Tuesday, December 27, 2011

Lost and Found.

The road was getting narrow. Reaching out from the back seat of our Harley Davidson Street Glide, I could almost touch the tall, rough walls on either side of the bike. Up ahead, our friend Joe was leading us to the annual Apple Festival in the small Italian town of Benevento. A wrong turn had us weaving through the labyrinth of a tiny village with streets no wider than an Smart Car. Joe's wife Nicky was riding ahead of us, her taillight bouncing as the bike negotiated with each cobblestone.

Despite the unknown of hairpin turns in close confines, I was laughing out loud. This was why we moved to Italy. This was the adventure we craved. Marveling at each old passageway, my only concern was the thumping exhaust of the bikes reverberating off the stone walls. In such an old and serene place, it seemed irreverent to be so loud. I hoped we weren't offending the people who lived here - hanging their laundry from the tiny windows high above us.

A few more hair-raising turns and our leader stopped to ask for directions. An Italian woman standing on her doorstop in an apron, seemed curious and friendly. Joe and Nicky approached her with big smiles and very bad Italian to ask directions to the Apple Festival. With exaggerated gestures, the woman attempts to direct us and waves with enthusiasm as we slowly thunder off again.

Ten minutes and three U-turns later, we found Benevento. A colorful, intimate town with a main street lined with booths selling apples, jams, pastries and cheese. We are greeted warmly by the local Italians who pose next to our bikes for pictures and ply us with apple wine. Peeking from windows above the retail shops, and shyly pointing at our bikes, it's clear they are as fascinated by us as we are by them. I'm relieved our loud entrance into their village was acceptable.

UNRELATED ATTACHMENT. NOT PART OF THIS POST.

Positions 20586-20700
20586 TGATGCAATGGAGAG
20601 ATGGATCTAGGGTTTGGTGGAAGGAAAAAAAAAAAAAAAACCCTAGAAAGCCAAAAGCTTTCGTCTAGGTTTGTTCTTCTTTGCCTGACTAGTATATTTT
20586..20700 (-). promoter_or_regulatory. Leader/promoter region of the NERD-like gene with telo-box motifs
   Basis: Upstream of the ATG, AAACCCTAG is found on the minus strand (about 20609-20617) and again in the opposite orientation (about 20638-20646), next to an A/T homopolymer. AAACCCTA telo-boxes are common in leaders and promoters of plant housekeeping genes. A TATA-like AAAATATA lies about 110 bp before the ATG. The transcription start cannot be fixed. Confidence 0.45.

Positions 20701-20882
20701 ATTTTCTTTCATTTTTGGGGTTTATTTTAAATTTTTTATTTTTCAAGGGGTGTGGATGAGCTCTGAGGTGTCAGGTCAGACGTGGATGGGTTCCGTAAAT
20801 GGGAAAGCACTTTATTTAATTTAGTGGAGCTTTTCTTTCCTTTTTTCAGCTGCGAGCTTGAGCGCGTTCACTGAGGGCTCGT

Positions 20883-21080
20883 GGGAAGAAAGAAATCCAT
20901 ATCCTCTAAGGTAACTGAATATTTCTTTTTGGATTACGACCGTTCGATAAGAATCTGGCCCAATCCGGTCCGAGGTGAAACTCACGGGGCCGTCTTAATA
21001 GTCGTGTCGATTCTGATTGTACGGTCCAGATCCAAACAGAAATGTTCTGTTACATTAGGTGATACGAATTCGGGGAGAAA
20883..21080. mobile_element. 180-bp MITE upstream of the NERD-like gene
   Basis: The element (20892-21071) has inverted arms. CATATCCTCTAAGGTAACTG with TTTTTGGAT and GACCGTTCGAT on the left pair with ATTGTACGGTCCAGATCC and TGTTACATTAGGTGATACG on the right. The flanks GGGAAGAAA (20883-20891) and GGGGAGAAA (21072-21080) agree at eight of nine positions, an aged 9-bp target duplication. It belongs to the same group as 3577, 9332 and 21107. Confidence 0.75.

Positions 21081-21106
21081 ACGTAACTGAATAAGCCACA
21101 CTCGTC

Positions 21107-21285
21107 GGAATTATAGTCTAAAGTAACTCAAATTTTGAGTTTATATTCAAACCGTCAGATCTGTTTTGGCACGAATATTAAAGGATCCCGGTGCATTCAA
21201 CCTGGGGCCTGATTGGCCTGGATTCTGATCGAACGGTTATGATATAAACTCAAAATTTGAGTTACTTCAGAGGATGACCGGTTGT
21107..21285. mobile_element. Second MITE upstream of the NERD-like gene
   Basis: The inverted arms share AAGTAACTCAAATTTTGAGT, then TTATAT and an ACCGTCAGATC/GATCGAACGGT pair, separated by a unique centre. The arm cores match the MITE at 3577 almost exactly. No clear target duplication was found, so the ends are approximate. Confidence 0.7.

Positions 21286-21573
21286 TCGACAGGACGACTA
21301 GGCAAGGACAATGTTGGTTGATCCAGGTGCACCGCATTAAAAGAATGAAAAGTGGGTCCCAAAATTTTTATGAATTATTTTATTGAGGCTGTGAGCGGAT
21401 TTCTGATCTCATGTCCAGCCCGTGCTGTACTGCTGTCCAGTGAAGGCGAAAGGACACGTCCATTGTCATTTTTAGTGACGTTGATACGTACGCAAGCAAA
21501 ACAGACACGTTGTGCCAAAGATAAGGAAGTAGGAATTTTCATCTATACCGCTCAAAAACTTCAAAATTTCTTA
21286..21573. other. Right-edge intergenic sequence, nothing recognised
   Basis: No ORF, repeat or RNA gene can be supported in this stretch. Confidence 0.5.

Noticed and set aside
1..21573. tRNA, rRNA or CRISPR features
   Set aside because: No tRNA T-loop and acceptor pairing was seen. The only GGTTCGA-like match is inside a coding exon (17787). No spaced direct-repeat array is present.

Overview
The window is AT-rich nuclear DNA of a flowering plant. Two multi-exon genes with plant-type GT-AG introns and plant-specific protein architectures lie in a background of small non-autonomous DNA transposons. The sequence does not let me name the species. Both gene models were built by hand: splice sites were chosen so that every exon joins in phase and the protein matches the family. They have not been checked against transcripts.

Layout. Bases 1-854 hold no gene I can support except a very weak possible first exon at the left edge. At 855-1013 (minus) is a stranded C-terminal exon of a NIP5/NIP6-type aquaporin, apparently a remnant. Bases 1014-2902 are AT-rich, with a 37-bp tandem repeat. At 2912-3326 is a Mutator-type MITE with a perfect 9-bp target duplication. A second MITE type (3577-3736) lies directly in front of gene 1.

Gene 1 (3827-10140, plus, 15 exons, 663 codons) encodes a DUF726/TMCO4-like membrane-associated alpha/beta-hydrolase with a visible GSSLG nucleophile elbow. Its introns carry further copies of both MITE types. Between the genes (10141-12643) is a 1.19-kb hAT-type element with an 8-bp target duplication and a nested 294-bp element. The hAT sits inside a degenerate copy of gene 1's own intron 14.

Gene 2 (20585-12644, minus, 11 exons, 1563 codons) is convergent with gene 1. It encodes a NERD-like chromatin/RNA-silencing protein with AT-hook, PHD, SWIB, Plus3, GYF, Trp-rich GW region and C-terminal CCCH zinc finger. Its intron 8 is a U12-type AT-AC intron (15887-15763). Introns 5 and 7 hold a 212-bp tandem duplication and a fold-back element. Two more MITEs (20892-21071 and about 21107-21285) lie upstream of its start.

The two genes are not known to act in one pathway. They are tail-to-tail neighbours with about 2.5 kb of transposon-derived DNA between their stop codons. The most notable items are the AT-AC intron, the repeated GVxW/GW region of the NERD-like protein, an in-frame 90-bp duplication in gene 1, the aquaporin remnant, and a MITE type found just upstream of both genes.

Leaving an hour after loading up the bikes with apples and cheese, we head back to Naples near dusk. The sun is getting low and I'm a little concerned when Joe points up at the tall aqueduct we rode through earlier, and diverts off the motorway onto a side road for a better look at it. Riding after dark is something we haven't done yet in Italy, and lost after dark didn't sound appealing.

Up above the motorway alongside the arched Roman aqueduct, we could see for the first time the deep trench running down the center. Gated at both ends of its eight-foot wide expanse, and we were surprised to see a man standing near the gate rolling up an Italian flag. Walking down to get a closer look, Joe attempted to communicate with more bad Italian, and was shocked when the gate keeper unlocked the gate and offered to let us walk across the monolithic structure. Ready to take advantage of an opportunity that may never happen again, the four of us ran back to the bikes and surprised the gate keeper by riding through the rarely opened gate before he could change his mind.

"This NEVER happens!" exclaimed Joe as we parked the bikes high above the above the motorway at the center of the arches. "We are so, so, lucky we found him here at the gate and he allowed us to do this!"

Feeling the magic of the discovery, we all agreed this was a ride where getting lost was a thrill, and finding a place atop an ancient Roman aqueduct was a pinnacle day on the streets of Italy.

http://www.romanaqueducts.info/aquasite/serino/